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Rain, and Risk, In Southern California

Rain has come to Southern California, and with it an greatly increased risk of being involved in a car crash. Already significant congestion is piling up the freeways, with numerous fender benders and at least one major semi truck accident on the 15. 


While residents of the Mid-West and East Coast may laugh at our comparatively minor weather events, the rarity of rain here in Southern California actually brings with it some compounding factors for drivers. All roads contain an amount of oil from the cars that travel them, oil that with frequent rain never builds up to the point of becoming an issue. With our dry climate, the first major rain event in a while can bring up quite a bit of oil from the road surface, making it even more slick than just water.

Another issue is one commonly remarked upon by California drivers: in heavy rain, you often see freeway drivers going 80 mph (dangerous) or 40 mph (also dangerous), often right next to each other. This disparity of speed can have fatal consequences.

With the current rain event forecasted to stay with us through the weekend, here are some important tips to protect yourself & your family on the roads.


  • Turn your lights on. Turn your headlights on to help other vehicles see you. Many states require the use of headlights during rain, even in broad daylight.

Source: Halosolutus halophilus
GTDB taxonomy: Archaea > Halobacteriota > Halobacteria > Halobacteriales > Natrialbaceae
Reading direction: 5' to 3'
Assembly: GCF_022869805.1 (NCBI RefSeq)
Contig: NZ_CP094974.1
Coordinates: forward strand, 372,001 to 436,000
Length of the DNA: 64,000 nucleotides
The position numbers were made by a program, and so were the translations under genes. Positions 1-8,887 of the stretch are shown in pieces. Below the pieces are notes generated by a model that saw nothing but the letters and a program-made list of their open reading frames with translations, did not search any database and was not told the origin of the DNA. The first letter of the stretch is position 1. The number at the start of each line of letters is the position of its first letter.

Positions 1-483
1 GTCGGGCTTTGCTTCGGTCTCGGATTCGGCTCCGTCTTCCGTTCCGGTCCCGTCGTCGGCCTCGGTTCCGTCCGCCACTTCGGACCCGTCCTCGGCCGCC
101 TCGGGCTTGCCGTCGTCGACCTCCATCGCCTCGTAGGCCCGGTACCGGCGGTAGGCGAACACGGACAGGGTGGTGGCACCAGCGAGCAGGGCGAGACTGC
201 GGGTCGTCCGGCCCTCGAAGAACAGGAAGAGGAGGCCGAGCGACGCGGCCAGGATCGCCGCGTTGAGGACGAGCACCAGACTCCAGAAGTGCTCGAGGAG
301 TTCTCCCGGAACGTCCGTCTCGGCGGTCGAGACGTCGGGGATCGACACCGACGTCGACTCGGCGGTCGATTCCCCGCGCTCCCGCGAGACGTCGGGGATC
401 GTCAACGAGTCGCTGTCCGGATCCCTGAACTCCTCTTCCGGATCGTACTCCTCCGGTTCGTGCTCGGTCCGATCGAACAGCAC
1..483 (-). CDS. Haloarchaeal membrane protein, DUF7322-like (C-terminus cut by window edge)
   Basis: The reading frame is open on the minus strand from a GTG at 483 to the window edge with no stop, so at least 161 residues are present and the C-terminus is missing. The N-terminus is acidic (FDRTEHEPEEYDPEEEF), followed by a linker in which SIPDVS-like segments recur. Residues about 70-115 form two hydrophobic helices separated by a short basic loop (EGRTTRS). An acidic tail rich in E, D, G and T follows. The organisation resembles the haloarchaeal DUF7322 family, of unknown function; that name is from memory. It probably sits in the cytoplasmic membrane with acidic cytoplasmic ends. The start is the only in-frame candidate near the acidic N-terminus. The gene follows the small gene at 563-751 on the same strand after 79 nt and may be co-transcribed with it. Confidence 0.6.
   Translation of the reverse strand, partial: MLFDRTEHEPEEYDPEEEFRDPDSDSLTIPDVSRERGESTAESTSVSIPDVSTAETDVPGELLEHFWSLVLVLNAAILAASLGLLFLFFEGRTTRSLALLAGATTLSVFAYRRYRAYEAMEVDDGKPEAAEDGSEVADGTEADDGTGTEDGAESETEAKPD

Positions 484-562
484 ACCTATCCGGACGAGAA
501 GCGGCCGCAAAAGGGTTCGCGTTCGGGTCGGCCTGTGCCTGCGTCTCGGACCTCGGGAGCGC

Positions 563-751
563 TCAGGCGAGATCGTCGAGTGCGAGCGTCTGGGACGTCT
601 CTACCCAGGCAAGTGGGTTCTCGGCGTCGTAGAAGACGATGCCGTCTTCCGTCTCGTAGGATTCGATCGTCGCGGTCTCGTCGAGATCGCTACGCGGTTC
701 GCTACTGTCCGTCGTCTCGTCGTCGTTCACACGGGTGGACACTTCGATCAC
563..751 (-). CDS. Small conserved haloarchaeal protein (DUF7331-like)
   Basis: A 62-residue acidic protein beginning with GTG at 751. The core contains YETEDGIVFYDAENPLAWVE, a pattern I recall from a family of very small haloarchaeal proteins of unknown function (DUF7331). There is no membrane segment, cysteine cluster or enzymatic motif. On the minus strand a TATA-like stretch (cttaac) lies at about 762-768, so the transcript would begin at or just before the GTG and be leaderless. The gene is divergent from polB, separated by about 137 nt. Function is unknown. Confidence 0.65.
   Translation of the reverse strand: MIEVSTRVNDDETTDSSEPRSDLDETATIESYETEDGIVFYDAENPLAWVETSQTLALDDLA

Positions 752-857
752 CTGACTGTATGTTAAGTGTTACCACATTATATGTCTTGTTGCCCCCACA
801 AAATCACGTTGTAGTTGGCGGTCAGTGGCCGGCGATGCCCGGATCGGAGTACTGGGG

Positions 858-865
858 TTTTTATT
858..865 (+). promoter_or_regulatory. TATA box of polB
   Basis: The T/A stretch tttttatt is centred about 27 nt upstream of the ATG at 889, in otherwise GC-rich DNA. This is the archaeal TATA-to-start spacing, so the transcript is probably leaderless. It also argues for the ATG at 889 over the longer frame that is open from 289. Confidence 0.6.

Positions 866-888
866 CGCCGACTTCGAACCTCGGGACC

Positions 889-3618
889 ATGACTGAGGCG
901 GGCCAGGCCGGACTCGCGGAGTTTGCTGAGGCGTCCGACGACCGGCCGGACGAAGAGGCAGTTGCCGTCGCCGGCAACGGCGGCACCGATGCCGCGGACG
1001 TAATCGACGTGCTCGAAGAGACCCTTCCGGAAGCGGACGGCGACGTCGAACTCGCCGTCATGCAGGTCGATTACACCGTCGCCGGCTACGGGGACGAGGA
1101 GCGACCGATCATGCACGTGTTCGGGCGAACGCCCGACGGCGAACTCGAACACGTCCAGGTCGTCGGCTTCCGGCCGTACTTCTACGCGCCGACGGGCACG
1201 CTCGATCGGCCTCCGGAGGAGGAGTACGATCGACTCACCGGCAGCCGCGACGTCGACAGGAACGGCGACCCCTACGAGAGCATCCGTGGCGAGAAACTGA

• Give other vehicles more space. Add 1-2 extra seconds of following time in the rain, which gives you and the cars behind you more time to react to traffic.


In addition to the potentially poor visibility that accompanies most heavy rain, drivers should be ready to protect themselves against hydroplaning. Hydroplaning can occur when a vehicle is traveling too fast in heavy rain conditions, causing the vehicle's tires to travel on a thin layer of water rather than grip the surface of the road. This has the potential to make steering and braking difficult and could even lead to losing control of your vehicle. Follow these tips to help you stay safe while driving in heavy rain.

  • Take your time. Slowing down is the only way to keep your vehicle from hydroplaning. Also remember that one of the most dangerous times to drive is soon after it begins to rain, as oils on roadway make for slick conditions. Waiting a few minutes, rather than rushing to your destination, can be a safer plan when it is raining.
  • Insure your tires are properly inflated, and are new enough to have proper treads. A properly inflated tire (you can read the suggested PSI on the sidewall) is essential to good traction along a wet roadway.

Despite being vigilant, you might still land in a hospital after an auto accident that resulted from another person's negligence. If this happens, you may have grounds for a civil lawsuit to pursue recovery of financial losses and emotional damages. Navigation of such a claim may be easier with the support and guidance of experienced legal counsel.

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